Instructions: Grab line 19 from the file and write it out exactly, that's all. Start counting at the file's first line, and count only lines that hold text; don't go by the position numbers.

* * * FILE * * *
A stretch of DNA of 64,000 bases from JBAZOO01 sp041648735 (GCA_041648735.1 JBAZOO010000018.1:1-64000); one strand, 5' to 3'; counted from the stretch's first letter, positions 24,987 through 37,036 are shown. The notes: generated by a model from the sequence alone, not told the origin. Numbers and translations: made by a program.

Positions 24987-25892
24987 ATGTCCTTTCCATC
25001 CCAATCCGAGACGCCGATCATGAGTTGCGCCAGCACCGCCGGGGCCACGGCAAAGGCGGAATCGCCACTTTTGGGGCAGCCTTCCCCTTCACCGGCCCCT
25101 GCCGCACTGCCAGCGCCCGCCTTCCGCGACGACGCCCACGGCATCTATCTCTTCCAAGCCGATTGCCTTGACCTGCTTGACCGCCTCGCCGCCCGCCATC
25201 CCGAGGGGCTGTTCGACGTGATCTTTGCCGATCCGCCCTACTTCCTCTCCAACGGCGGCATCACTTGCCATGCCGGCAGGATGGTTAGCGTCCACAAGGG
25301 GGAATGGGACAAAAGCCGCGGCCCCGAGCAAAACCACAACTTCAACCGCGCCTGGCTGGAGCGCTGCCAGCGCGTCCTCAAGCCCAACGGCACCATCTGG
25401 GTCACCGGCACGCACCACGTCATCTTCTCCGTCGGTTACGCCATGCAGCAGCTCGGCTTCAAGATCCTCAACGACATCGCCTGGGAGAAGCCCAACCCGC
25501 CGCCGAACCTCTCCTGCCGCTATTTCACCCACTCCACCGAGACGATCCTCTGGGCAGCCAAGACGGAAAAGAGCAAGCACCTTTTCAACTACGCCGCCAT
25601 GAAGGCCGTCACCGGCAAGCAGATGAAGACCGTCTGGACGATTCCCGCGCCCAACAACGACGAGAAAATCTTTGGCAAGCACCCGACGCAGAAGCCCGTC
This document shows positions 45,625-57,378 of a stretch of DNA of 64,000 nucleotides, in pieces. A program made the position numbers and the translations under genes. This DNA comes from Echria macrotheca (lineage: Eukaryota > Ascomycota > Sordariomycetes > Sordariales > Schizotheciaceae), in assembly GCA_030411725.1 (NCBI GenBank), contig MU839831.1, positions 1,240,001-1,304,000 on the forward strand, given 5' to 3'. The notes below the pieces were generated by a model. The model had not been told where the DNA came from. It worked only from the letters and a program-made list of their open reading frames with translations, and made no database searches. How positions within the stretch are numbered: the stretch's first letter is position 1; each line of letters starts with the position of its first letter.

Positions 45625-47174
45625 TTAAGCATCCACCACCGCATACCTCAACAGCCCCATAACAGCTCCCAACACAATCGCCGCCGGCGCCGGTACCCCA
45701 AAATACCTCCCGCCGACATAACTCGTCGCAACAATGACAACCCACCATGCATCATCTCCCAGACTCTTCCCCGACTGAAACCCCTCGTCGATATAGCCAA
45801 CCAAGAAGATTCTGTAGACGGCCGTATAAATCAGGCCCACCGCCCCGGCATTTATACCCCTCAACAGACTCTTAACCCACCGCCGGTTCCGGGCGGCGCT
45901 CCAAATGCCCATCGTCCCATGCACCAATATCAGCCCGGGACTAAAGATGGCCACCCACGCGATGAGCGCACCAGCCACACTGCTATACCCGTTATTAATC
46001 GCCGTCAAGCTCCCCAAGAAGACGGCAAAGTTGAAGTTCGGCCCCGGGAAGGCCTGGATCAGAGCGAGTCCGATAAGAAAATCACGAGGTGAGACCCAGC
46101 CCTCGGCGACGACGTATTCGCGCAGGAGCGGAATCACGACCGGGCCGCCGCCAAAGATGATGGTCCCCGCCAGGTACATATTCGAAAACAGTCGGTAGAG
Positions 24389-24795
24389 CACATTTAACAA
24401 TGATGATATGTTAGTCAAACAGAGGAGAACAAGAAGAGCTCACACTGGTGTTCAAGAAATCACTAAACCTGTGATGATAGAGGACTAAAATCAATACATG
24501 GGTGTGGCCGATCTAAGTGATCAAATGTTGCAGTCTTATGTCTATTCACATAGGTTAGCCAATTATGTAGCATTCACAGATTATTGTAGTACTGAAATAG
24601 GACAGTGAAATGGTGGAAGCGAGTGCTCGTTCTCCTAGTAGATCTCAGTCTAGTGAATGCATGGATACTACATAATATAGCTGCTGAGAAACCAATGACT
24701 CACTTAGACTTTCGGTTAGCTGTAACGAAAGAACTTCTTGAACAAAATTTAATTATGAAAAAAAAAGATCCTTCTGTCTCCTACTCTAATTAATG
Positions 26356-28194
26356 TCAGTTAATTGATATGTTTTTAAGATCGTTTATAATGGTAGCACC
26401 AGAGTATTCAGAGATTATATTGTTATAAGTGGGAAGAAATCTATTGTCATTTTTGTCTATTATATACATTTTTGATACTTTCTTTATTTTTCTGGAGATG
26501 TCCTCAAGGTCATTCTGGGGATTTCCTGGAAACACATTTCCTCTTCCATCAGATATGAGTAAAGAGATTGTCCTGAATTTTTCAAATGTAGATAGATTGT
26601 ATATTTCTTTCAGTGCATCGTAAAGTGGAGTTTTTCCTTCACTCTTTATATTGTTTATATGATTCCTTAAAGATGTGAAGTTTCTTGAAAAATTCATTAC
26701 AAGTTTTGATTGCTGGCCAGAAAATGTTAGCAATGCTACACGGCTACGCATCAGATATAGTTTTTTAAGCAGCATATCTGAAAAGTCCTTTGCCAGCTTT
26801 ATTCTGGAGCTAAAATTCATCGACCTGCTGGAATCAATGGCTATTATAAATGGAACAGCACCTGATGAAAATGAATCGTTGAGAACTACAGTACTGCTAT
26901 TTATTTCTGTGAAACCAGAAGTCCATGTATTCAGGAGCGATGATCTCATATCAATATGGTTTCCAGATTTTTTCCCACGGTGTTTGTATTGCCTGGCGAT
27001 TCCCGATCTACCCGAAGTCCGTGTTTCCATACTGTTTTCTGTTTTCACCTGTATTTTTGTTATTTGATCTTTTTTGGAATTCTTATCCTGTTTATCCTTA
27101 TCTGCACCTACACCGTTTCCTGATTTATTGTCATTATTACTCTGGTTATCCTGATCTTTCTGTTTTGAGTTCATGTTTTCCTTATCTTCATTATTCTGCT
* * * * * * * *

Positions 24389-24795